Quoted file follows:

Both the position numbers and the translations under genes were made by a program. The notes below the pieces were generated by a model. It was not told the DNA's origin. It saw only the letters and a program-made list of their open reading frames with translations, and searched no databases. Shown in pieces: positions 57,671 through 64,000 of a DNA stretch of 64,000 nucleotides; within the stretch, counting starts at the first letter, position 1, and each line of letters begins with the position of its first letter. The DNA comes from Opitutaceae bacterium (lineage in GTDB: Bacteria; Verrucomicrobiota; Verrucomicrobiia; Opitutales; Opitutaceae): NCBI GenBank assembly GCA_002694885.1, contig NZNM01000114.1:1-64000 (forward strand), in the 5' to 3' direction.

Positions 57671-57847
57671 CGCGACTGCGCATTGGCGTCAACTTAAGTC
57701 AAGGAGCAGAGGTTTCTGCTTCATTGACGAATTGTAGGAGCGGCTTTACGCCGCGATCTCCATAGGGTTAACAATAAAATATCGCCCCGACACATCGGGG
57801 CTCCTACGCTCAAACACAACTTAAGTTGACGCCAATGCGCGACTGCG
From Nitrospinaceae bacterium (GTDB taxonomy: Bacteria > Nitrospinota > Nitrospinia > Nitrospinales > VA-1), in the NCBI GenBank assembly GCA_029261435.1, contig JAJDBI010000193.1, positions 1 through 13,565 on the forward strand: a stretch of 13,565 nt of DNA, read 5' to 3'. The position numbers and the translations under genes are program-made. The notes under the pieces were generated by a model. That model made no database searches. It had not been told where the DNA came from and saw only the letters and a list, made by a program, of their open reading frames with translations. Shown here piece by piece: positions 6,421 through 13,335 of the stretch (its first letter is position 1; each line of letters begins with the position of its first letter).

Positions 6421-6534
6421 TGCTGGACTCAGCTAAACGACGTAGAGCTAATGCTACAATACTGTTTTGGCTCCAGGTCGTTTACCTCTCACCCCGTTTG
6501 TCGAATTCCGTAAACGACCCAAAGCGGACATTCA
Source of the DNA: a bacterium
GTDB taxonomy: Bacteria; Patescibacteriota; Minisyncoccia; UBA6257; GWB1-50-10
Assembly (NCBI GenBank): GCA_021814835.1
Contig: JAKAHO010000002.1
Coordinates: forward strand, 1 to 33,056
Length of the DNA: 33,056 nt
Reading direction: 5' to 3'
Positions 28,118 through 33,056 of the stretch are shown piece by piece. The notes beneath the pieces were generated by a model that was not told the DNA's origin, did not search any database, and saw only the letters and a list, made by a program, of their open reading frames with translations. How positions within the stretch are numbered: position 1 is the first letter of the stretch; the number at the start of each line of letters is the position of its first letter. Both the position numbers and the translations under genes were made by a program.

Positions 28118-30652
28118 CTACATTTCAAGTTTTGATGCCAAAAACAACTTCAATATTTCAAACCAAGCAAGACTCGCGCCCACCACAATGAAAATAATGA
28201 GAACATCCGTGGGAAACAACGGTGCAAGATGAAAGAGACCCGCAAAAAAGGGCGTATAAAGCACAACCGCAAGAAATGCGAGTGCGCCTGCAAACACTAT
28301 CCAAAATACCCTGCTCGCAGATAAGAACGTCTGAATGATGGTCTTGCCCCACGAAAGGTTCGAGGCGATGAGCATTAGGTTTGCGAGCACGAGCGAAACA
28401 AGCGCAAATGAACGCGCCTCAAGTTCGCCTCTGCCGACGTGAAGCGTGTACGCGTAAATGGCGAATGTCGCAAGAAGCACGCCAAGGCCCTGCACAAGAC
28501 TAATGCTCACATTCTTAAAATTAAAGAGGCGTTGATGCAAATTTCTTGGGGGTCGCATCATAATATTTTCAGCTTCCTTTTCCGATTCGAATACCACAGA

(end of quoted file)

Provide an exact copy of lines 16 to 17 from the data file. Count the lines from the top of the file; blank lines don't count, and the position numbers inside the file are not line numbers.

Reading direction: 5' to 3'
Positions 28,118 through 33,056 of the stretch are shown piece by piece. The notes beneath the pieces were generated by a model that was not told the DNA's origin, did not search any database, and saw only the letters and a list, made by a program, of their open reading frames with translations. How positions within the stretch are numbered: position 1 is the first letter of the stretch; the number at the start of each line of letters is the position of its first letter. Both the position numbers and the translations under genes were made by a program.